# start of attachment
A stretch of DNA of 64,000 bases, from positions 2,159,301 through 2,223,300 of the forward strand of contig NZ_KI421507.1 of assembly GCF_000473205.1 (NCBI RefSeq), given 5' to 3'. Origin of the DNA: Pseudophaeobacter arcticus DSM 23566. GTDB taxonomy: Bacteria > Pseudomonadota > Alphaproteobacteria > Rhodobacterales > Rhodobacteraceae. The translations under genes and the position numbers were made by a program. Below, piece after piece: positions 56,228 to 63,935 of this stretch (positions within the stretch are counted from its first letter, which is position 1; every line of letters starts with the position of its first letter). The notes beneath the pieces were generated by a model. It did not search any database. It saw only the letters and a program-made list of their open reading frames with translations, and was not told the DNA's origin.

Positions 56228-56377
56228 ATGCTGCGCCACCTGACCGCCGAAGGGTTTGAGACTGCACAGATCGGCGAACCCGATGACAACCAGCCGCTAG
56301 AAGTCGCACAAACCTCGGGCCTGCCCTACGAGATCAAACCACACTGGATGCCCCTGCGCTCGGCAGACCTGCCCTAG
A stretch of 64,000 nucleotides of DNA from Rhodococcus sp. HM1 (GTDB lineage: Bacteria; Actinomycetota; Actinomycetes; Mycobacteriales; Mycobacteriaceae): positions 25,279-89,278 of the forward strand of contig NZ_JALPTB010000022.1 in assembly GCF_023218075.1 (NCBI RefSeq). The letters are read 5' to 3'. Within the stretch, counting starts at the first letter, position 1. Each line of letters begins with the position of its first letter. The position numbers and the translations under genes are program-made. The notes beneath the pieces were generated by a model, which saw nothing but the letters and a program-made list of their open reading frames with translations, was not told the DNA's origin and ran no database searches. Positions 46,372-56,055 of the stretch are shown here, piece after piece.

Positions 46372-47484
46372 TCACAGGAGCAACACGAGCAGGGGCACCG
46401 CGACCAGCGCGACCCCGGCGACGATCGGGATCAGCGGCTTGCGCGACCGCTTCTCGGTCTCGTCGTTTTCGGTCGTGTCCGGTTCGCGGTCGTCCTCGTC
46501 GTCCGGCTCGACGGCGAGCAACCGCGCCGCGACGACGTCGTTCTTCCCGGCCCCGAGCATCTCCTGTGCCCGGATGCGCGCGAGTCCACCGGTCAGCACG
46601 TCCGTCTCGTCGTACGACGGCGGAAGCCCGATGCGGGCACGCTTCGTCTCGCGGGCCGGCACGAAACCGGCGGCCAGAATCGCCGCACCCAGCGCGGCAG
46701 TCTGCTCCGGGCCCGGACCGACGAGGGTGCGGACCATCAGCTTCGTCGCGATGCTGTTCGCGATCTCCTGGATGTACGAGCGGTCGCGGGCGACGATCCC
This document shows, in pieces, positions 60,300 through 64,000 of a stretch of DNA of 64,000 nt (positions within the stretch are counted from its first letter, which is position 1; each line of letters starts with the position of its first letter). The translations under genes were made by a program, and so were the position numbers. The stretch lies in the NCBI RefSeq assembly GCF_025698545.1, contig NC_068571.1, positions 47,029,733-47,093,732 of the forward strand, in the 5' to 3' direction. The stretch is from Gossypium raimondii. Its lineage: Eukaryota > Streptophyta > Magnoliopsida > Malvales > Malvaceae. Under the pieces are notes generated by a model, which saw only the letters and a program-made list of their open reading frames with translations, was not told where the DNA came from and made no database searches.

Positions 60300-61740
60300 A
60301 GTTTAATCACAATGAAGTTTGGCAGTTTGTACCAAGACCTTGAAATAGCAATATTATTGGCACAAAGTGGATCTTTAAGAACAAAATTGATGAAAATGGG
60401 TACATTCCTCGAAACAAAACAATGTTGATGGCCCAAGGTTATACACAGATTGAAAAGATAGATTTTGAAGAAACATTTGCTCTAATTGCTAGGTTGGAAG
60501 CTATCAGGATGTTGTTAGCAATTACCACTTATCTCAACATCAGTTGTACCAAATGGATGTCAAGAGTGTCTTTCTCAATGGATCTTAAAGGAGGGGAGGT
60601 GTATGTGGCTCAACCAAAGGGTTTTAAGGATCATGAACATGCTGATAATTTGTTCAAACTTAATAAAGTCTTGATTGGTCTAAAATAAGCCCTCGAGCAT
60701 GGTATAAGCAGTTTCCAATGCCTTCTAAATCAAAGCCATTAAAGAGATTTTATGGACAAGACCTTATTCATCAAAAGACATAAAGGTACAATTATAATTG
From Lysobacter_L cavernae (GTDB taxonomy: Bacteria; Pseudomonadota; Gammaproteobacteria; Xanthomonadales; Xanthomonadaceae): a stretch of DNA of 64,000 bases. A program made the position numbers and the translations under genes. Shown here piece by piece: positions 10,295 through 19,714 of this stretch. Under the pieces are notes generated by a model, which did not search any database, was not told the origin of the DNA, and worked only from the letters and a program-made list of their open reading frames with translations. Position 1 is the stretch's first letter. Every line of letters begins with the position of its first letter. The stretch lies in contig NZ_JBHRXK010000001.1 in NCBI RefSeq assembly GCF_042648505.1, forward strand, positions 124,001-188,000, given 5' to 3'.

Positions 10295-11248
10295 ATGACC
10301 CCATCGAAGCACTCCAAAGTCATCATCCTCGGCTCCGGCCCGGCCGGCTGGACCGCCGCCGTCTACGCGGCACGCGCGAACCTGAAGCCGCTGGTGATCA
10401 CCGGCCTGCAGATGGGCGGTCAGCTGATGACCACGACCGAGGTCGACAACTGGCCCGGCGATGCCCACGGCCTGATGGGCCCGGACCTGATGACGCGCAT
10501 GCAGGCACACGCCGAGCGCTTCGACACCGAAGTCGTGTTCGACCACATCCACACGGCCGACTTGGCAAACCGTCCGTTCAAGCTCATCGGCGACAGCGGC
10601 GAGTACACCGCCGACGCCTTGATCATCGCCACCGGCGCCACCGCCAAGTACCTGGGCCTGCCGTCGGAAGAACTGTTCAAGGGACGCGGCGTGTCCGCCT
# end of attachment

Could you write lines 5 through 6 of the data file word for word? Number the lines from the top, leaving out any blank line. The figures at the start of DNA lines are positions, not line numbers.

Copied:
A stretch of 64,000 nucleotides of DNA from Rhodococcus sp. HM1 (GTDB lineage: Bacteria; Actinomycetota; Actinomycetes; Mycobacteriales; Mycobacteriaceae): positions 25,279-89,278 of the forward strand of contig NZ_JALPTB010000022.1 in assembly GCF_023218075.1 (NCBI RefSeq). The letters are read 5' to 3'. Within the stretch, counting starts at the first letter, position 1. Each line of letters begins with the position of its first letter. The position numbers and the translations under genes are program-made. The notes beneath the pieces were generated by a model, which saw nothing but the letters and a program-made list of their open reading frames with translations, was not told the DNA's origin and ran no database searches. Positions 46,372-56,055 of the stretch are shown here, piece after piece.

Positions 46372-47484